You should notice that the bottom equation is a summation of cubes, hence, you may use the following special product, such that:

`x^3 + y^3 = (x + y)(x^2 - xy + y^2)`

Replacing `2` for `x + y` yields:

`x^3 + y^3 = 2(x^2 - xy + y^2)`

Since...

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You should notice that the bottom equation is a summation of cubes, hence, you may use the following special product, such that:

`x^3 + y^3 = (x + y)(x^2 - xy + y^2)`

Replacing `2` for `x + y` yields:

`x^3 + y^3 = 2(x^2 - xy + y^2)`

Since `x^3 + y^3 = 2` yields:

`2 = 2(x^2 - xy + y^2)`

Reducing duplicate factors both sides, yields:

`1 = x^2 - xy + y^2`

You need to use the following identity, such that:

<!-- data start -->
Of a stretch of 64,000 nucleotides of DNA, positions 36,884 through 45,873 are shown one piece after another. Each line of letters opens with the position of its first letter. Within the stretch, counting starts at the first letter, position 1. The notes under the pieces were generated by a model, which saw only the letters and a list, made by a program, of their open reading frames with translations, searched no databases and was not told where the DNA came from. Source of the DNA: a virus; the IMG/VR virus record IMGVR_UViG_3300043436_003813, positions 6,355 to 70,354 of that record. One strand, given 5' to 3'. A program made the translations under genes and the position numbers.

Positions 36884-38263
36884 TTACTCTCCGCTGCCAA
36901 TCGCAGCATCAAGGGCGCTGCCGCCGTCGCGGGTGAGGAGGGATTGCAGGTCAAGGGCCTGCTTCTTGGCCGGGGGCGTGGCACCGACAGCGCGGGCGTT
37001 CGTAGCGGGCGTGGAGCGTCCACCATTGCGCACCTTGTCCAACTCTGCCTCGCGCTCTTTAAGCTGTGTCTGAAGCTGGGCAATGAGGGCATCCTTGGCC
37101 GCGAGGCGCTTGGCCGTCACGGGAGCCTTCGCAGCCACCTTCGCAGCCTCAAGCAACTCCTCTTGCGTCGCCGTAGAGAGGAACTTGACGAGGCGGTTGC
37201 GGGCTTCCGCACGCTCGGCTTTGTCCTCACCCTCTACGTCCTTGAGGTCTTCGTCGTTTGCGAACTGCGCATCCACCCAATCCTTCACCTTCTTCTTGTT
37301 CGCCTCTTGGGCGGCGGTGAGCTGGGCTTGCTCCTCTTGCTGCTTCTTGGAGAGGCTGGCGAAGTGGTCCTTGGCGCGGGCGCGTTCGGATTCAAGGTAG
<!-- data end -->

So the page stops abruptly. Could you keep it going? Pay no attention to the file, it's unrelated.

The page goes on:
`x^2 + y^2 = (x + y)^2 - 2xy`

Replacing `2` for `x + y` , yields:

`x^2 + y^2 = 2^2 - 2xy`

`x^2 + y^2 = 4 - 2xy`

Replacing `4 - 2xy` for `x^2 + y^2` in equation `1 = x^2 - xy + y^2` , yields:

`1 =4 - 2xy - xy => 1 - 4 = -3xy => -3 = -3xy => xy = 1`

You need to use Lagrange resolvents to evaluate `x` and `y` , such that:

`z^2 - (x + y)*z + xy = 0`

Replacing 2 for `x + y` and 1 for `xy` yields:

`z^2 - 2z + 1 = 0 => (z - 1)^2 = 0 => z_1 = z_2 = 1`

**Hence, evaluating `x` and `y` , under the given conditions, yields **`x = y = 1.`

**Further Reading**